Legacy

Legacy 1Chuck Walker, Jr., former member of the Sharon MLK Committee, asked the question of Wednesday night’s panel, “What does Dr. King’s legacy mean to you (in one word)?” For me, the word I would use is “unity.” His legacy of unity made it possible for organizations such as the Sharon Pluralism Network to inspire people of all cultures to not simply coexist but to collaborate on activities for the common good. His legacy made it possible for young people to connect through events such as the Teenage Identity and Diversity Education (TIDE) sponsored by YouthLEAD — an organization dedicated to youth leadership and community-building programs. Without Dr. King’s legacy of passion for justice, young and old alike today might not be so inclined to value the power of living, working, and participating in life together.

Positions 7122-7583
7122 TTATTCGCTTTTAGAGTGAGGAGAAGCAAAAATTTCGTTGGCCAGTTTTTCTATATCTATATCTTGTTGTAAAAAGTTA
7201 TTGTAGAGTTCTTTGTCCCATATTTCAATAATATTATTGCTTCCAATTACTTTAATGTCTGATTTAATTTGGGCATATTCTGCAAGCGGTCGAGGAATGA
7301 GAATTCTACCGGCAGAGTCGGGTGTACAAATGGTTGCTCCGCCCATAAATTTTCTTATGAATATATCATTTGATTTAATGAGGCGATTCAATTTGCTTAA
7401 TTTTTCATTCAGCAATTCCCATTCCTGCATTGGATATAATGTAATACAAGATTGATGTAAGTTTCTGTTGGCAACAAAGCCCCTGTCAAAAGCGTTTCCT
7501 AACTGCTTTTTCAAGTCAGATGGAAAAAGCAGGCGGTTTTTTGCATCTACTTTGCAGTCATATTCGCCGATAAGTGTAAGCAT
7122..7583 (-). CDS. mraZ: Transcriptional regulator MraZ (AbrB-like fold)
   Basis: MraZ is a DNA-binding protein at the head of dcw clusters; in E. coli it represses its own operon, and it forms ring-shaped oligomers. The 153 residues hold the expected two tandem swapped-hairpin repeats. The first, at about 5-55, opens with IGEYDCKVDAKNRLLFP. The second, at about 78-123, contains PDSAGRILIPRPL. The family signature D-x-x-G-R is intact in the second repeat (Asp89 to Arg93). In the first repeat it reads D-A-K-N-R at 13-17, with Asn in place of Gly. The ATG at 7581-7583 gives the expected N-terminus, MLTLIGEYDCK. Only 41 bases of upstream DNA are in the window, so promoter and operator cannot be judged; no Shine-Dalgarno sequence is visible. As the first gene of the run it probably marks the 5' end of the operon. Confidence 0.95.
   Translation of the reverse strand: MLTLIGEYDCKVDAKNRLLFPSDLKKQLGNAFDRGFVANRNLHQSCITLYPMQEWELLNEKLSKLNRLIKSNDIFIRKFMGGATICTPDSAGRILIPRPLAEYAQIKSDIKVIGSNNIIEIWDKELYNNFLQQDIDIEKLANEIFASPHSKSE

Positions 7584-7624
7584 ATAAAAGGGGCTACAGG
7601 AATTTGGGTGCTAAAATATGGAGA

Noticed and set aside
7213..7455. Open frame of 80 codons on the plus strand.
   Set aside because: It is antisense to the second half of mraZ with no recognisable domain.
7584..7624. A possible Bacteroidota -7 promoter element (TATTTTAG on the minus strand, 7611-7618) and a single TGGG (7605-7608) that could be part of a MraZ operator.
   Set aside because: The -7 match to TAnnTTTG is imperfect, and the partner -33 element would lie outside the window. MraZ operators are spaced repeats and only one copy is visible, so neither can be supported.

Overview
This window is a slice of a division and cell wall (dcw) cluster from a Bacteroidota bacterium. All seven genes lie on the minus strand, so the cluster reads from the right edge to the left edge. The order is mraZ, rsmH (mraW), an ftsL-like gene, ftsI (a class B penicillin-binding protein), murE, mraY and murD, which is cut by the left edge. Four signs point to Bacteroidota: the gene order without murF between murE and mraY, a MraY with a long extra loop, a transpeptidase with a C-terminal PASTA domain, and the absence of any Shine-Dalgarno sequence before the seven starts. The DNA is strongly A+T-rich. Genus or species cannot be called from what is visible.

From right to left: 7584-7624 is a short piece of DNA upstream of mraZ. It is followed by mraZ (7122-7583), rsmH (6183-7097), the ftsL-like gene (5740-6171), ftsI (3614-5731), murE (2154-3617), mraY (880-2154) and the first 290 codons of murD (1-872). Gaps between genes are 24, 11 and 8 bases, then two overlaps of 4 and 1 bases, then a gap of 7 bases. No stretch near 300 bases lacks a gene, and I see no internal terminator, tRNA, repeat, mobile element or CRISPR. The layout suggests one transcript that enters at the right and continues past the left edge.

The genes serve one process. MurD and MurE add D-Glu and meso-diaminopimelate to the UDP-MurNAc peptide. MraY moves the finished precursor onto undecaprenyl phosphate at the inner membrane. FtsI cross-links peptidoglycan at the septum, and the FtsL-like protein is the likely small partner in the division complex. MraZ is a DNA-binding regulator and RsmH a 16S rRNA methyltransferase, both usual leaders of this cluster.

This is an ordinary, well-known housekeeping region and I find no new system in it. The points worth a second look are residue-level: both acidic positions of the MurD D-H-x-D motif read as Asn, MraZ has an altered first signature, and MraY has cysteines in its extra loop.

My own life experience has been greatly enhanced by connecting with and staying connected to a spiritual community whose doctrine is love, truth, and service. I feel like it was only a matter of time before I shifted my own paradigm so as to become more involved in community. There may be days when I don’t feel close to a promised land; but, I do recognize that it is up to me to light the flame of involvement and participation in the community.

Legacy2Seeing young people of diverse cultures up on the panel surely would have made Dr. King proud. Speaking with them after the talk ended gave me the sense that they do appreciate the opportunity they have to actively participate in a world that values justice. In the years since his passing, I would like to think that generations of Americans have the capacity to expand their respective comfort zones and will increasingly do so — in their own shoes. Dr. King has already done the marching toward that promise.